Building a more diverse and balanced team is no longer a goal rooted in idealism alone. Specific studies have examined the impact of having more women in the workforce, finding that this dramatically improves companies’ bottom lines.
Around the World, Across Industries
In most major global industries, there are substantial shortages of skilled workers, and this is especially true in STEM industries. In the U.K. tech sector, 94 percent of the fastest-growing firms struggle to find adequate talent. In a survey of hiring managers in 42 countries and territories, ManPowerGroup found that 38 percent of employers are struggling to fill positions. Further research commissioned by EngineeringUK suggests that hiring 182,000 skilled workers every year until 2020 could increase the UK’s GDP by £27 billion (more than $38.5 billion).
Despite these talent shortages, and despite the fact that more women have college degrees than men, far fewer women are employed in STEM sectors. In the United Kingdom, women account for only 13 percent of the STEM workforce. The numbers in the United States are no less appalling: In the computing field, 26 percent of employees are women, and female engineers account for a dismal 12 percent. In the global financial market, women hold just 14 percent of board seats and an astounding 2 percent of CEO positions, despite accounting for more than half the industry’s workforce. What’s more, the combined workforce of tech giants Apple and Google is 70 percent men.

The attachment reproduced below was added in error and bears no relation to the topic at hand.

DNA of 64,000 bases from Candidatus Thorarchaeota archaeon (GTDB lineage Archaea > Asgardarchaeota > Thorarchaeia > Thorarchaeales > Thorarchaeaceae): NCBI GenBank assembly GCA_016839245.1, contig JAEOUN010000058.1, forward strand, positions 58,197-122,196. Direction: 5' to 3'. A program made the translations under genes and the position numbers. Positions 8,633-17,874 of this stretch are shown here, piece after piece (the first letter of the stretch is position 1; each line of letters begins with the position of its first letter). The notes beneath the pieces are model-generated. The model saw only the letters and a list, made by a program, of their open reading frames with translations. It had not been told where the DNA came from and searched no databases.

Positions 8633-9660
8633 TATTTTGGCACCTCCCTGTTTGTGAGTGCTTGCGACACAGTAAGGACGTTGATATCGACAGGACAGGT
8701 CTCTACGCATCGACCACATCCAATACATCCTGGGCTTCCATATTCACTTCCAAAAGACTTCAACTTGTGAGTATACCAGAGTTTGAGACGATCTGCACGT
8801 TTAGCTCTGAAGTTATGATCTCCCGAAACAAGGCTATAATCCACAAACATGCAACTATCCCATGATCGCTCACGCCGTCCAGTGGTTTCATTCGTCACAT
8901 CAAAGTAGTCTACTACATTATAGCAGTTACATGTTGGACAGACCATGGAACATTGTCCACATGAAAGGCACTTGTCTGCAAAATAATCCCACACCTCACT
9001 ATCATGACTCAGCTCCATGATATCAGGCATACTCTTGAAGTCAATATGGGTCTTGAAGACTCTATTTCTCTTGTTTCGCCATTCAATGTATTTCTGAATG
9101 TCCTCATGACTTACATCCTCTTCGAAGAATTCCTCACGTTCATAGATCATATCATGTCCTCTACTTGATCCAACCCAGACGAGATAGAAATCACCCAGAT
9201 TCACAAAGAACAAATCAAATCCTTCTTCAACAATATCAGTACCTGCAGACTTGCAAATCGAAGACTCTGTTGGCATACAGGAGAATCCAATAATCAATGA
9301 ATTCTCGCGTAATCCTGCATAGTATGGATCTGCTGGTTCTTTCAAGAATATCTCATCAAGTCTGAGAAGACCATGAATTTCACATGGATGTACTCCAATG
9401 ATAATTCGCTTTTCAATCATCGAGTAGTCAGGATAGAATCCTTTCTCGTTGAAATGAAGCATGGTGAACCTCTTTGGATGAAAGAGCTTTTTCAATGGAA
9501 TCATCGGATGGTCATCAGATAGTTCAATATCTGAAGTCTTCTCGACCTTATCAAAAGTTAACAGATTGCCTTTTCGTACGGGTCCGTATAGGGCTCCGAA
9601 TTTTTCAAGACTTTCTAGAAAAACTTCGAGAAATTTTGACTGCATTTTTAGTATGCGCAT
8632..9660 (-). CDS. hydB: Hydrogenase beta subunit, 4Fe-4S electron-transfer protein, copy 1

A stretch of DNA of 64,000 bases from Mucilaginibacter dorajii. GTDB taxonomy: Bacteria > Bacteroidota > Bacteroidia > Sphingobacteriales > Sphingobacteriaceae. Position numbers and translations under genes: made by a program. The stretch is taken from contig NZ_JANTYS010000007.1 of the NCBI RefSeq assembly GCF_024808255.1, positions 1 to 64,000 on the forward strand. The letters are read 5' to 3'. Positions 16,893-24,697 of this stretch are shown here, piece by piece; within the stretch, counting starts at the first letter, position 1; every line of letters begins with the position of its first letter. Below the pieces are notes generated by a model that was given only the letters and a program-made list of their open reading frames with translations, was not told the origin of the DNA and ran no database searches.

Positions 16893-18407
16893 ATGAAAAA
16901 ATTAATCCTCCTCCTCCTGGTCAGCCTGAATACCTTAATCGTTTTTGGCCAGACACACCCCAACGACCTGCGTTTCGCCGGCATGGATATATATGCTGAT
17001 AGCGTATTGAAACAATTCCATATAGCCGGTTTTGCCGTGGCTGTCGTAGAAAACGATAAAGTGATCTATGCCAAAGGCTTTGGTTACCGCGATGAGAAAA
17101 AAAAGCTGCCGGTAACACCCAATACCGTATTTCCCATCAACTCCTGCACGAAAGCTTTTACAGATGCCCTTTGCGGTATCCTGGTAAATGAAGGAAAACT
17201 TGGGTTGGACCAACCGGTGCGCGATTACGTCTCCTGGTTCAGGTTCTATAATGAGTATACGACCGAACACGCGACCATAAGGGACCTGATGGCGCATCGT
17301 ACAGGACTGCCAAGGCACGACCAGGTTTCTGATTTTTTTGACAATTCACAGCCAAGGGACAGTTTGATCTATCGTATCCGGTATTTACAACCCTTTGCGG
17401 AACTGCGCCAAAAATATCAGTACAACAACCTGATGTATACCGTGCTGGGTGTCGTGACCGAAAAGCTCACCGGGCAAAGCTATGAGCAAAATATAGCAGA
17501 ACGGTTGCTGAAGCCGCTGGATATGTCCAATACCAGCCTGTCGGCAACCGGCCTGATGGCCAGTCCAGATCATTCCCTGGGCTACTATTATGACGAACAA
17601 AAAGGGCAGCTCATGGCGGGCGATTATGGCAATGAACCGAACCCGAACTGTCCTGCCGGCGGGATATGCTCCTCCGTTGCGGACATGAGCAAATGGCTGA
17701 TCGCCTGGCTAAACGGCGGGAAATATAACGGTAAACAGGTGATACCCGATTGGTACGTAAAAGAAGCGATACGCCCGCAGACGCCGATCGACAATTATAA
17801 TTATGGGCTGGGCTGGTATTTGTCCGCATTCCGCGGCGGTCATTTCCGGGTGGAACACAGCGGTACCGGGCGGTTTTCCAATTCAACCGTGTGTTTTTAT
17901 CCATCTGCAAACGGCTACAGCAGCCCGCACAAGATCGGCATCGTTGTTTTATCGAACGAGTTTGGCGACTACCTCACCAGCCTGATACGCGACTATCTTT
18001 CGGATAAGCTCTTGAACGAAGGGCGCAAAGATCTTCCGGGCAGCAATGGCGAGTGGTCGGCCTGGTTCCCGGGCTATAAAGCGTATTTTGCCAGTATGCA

A gender-balanced workforce performs substantially better than a majority-male one. A study of women’s representation on the boards of Fortune 500 companies found that those with more female board directors see a 66 percent greater return on invested capital, not to mention a 42 percent higher return in sales and a 53 percent higher return on equity.
Such astounding numbers can partly be attributed to the fact that, in general, diversity drives innovation. This may be because having a well-managed, diverse team brings together varied perspectives that lead to more dynamic analysis and problem solving. Specifically, having a gender-balanced team fosters an environment that nourishes innovation more than a male-dominated team.
That companies with more female leaders outperform their competitors is even less surprising in light of a Norwegian study finding that boards with female representation saw increased board development, less conflict, and “improved corporate governance”: qualities that benefit a company on every level.
Making a Change
As businesses become more aware of gender discrepancies in the workplace, many are moving to make a change. Implementing systemic strategies and programs specifically aimed at empowering women and encouraging men to take an active role in supporting them are critical if companies aim to enact a lasting transformation.
Like most significant changes, diversifying the workplace starts with increased transparency and communication. Bringing in a keynote speaker is a great way to spark this conversation. Turning to a speakers bureau to hire the best female business leaders also will raise awareness, boost engagement, and jump-start innovation. These efforts are worth it; after all, we have the proof.